For instance: 50 reps would equal 5 sets of 10 reps per set...

I am by no means a pro, and don't use high volume in my workouts. But I average 17 total sets per workout. Which - again, as an average - is around 170 total reps.

That is more than 3 times that MAX number of reps you are advocating. And, as I said, I'm not an advanced builder.

Maybe I don't understand what you're talking about...?
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MY LOG

PERSONAL RECORDS
Axle clean-press: 100 kgs (220 lbs)
Bench press: 135 kgs (298 lbs) - 1st PL meet 16th October 2011
Deadlift w/Barbell: 180 kgs (397 lbs)
Deadlift w/Hexbar: 225 kgs (496 lbs)
Farmers walk: 240 kgs (530 lbs), 50 feet
Front squat: 100 kgs (220 lbs)
Log clean-press: 100 kgs (220 lbs)
Strict OHP: 85 kgs (187 lbs) 3 reps
Tyre flip: 260 kgs (573 lbs), 100 feet
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Old 01-18-2011, 03:28 PM   #59
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Originally Posted by flow View Post
jup.

I donīt have references on studies regarding that (Kraemer etc didnīt make that),but you see a "empirical" line of these 24-50 reps for at least hypertrophy:
-Chad waterburys rep set bible
-Dave Tates templates for acessory work
-5/3/1 and Wendlers templates (boring but Big etc )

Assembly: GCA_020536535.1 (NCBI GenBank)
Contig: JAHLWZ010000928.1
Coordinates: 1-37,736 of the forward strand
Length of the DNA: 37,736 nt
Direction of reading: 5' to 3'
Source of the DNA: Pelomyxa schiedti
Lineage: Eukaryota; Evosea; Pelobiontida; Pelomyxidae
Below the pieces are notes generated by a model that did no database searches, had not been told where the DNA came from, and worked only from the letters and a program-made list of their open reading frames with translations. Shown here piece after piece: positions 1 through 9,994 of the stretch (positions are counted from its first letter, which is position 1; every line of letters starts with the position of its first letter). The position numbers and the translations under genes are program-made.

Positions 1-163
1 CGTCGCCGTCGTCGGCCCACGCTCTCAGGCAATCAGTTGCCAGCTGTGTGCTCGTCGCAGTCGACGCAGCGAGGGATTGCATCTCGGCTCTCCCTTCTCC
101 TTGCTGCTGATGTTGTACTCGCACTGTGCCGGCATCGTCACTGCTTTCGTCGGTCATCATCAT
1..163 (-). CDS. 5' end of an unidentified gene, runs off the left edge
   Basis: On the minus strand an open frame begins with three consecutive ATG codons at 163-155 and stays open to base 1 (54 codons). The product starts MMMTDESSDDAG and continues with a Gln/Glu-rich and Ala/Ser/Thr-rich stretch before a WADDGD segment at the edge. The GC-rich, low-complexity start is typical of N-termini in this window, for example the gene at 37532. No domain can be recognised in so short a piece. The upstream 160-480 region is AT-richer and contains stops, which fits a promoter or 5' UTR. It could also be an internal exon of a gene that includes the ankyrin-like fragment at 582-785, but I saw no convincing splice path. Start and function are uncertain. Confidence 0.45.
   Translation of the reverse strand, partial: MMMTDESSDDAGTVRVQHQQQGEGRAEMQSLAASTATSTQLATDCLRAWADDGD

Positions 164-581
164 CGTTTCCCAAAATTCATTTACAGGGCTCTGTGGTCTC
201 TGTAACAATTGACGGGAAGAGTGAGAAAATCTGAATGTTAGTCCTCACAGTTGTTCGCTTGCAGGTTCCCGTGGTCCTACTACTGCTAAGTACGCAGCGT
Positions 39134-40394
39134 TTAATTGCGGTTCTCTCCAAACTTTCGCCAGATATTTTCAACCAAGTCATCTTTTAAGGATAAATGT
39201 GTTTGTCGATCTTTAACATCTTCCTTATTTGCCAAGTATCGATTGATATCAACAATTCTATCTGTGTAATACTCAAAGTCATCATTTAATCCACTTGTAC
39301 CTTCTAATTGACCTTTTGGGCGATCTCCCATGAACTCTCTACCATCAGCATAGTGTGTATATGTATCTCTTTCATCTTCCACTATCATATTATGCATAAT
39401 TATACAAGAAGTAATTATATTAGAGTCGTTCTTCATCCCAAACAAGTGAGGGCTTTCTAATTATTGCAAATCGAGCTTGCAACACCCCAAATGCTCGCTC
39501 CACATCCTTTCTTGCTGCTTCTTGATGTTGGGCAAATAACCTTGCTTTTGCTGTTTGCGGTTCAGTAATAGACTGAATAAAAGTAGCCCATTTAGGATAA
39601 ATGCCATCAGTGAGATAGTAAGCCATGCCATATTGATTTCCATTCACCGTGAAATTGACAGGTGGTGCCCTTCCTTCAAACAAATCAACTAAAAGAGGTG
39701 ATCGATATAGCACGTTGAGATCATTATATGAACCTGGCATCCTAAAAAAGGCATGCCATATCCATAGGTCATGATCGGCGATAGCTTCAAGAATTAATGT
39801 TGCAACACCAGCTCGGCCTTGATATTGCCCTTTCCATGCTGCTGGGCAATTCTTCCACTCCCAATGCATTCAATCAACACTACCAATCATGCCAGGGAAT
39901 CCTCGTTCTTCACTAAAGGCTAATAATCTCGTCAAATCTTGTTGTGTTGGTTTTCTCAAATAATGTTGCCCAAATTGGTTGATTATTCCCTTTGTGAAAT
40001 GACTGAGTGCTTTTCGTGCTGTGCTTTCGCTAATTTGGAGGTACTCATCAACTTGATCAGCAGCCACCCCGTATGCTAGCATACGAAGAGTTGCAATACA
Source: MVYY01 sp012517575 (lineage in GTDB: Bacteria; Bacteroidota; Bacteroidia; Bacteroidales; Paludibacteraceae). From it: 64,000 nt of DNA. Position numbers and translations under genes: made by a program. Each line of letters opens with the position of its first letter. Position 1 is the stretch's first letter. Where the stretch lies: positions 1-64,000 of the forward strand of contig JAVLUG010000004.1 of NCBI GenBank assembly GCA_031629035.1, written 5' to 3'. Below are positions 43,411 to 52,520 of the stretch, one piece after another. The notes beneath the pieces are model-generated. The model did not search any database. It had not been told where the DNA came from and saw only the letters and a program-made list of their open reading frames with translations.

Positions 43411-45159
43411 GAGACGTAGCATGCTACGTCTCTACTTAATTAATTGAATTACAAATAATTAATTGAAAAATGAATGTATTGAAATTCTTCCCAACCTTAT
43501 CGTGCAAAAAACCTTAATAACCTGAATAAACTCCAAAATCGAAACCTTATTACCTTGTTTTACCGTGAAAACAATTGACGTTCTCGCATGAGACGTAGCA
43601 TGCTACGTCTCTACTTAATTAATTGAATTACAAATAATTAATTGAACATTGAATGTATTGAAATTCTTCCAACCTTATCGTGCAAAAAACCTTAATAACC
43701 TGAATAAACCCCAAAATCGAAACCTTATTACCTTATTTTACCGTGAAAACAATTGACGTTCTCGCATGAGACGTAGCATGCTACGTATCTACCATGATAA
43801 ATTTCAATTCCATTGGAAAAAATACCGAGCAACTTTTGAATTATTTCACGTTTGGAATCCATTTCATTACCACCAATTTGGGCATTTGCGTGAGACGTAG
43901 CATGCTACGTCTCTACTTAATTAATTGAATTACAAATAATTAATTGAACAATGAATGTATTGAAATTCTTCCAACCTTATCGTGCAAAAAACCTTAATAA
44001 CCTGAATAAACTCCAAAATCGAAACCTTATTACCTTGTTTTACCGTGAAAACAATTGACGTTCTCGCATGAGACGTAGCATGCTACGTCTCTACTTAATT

-REcommondations form Pavel (Beyond Bodybuilding)
-Kelly Bagget articles.
-John Cristys articles

If you look closely they are all in the line of 24-50 reps for volume.(look at the common schemes: 5x5 5x10 8x3 3x12 3x8 etc)

Also regarding volume there is a point of diminishing returns (Zatsiorsky).

Donīt say its the only method to look at the volume ,cause u can also discuss the matter of quality reps which could count only like DC. (reps near failure ft recruitment blabla)
but thats another topic
Yep, I came across a site on the internet that had the exact same info; I did take brief notes and have put them somewhere...but a combo of sets and reps etc that equal the desired number seemed to be the key, so for 24 reps, it would be any combo within reason:

sets x reps
3 x 8
4 x 6
8 x 3
6 x 4
2 x 12
5 x 5 (only 1 over)

Hope that helps a bit more Abaddon; if I can locate either the link or the info, I'll update but I'm not sure I'll be able to.
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Old 01-18-2011, 03:31 PM   #60
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Ahhhhh!
So, it's per exercise, not per 'session'?
I think that's what I was confused about.

I can't say that I have used that scheme (typically I use 3x 12, or sometimes 4x 12, depending on the exercise)

Thanks Babs!
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MY LOG

PERSONAL RECORDS
Axle clean-press: 100 kgs (220 lbs)
Bench press: 135 kgs (298 lbs) - 1st PL meet 16th October 2011
Deadlift w/Barbell: 180 kgs (397 lbs)
Deadlift w/Hexbar: 225 kgs (496 lbs)
Farmers walk: 240 kgs (530 lbs), 50 feet
Front squat: 100 kgs (220 lbs)
Log clean-press: 100 kgs (220 lbs)
Strict OHP: 85 kgs (187 lbs) 3 reps
Tyre flip: 260 kgs (573 lbs), 100 feet